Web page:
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from Local Attorney, Michael H. Wasserman

Thursday, March 6, 2008

Lawyering - Its Not Always as Easy as It Looks!

Nothing should be simpler than a real estate transaction. The buyer giver the seller some money. The seller gives the buyer a deed and some keys. Everyone shakes hands and goes home. Seldom is life so simple. Take for example what is going on with my clients Brigham and Leslie, and how careful lawyering will save them from near disaster.

This delightful couple is trying to buy a one million dollar home from a bank. The bank, sorry to say, owns the house because it foreclosed the former owner’s mortgage. After weeks and weeks of negotiations and preparation, we are supposed to close this week, tomorrow, actually. Only we won’t. Not yet anyway.

In foreclosure cases, the Banks tend to call all of the shots. They require buyers to sign special contract riders that limit the Bank’s liabilities. Buyers take these properties “as is.” The Banks refuse to pay certain customary seller charges. They impose penalties on Buyers who are not ready to close on the appointed date, and then more often than not, closings are delayed when the bank’s representatives are slow to sign or return paperwork their lawyers need to convey title.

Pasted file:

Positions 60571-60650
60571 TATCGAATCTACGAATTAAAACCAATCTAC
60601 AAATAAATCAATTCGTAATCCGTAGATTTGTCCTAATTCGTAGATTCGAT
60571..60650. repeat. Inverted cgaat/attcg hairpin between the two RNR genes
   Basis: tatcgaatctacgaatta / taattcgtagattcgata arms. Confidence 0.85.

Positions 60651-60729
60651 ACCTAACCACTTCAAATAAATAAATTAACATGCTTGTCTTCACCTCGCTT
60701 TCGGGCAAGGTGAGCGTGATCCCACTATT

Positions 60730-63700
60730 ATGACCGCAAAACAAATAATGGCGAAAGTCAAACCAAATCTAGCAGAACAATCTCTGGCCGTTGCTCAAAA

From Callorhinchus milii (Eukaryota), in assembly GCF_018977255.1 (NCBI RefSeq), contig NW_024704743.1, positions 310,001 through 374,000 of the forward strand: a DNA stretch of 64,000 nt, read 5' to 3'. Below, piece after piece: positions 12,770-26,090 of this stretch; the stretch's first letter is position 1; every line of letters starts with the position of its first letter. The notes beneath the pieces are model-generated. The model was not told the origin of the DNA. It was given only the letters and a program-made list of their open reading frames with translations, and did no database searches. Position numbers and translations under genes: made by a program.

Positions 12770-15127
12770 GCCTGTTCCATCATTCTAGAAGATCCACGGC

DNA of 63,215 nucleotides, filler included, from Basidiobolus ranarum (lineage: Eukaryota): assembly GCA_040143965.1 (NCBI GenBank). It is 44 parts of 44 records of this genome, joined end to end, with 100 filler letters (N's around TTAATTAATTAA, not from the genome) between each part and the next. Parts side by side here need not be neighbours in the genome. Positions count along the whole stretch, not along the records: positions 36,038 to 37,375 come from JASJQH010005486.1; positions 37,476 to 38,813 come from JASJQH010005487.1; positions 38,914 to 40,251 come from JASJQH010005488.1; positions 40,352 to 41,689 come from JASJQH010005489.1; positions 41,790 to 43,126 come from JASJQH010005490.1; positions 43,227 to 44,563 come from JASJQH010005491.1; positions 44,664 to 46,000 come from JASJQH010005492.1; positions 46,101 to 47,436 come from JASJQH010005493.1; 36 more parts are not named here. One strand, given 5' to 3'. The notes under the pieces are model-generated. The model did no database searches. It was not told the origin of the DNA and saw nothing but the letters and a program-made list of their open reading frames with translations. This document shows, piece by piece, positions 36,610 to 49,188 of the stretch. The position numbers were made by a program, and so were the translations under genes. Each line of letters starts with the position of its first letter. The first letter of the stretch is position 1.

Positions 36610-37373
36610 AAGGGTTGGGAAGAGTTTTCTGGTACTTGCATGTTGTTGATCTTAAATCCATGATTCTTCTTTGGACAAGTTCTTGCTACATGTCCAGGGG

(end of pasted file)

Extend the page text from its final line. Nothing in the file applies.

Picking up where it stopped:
Brigham and Leslie love the house and they have been very patient with the Bank, knowing that in the end they will get this dream home. I am not as patient, but I have been doing this long enough to know that eventually, just like blind squirrels finding acorns, bank rep.s sign and return paperwork.

So, in this case, the bank refused to pay for a survey of the property. Surveys are two dimensional line drawings that represent any given parcel of land. The surveyor compares a home’s street address against its “Legal Description” as it is set out in the title report and then measures all of the lot dimensions and improvements on the land. This helps assure us that, for example, there are no encroachments and helps to assure that the buyers are getting what they pay for. The bank did not want to incur the expense. Few buyers want to either. But I insisted that Brigham and Leslie get their own survey. Happily, they took my advise and allowed me to arrange for one.

The bank’s title report came to us late, so the surveyor not get started on this until this week. They completed their field work yesterday. The closing is tomorrow.

This morning I called the surveyor to make sure everything was alright. This gang is rock solid. My surveyors-of-choice. On time, On budget. Accurate. Pleasant. Never a disappointment or a surprise. Until this morning.

It was the WRONG PROPERTY!!!


They went to the address we asked them to. Seems that the title report legal description is really for an adjacent property. My clients nearly bought a set of million dollar keys - to the house next door to the one they would have ended up owning.

That means, of course, that the bank loaned money to their former borrower and secured it against the wrong property too; And that poor fellow bought and lost the wrong house; And for that matter, who that the folks who think they own the other house actually own the house we thought we were going to buy -that Brigham and Leslie would almost have moved into. But for that survey, none of this would have been revealed. Score one for the good guys!

In time, all of this is going to be worked out and I am confident that my clients will receive exactly what they set out for. In the mean time, hooray for MM Surveying Company, and for due diligence in even the “simple” transactions.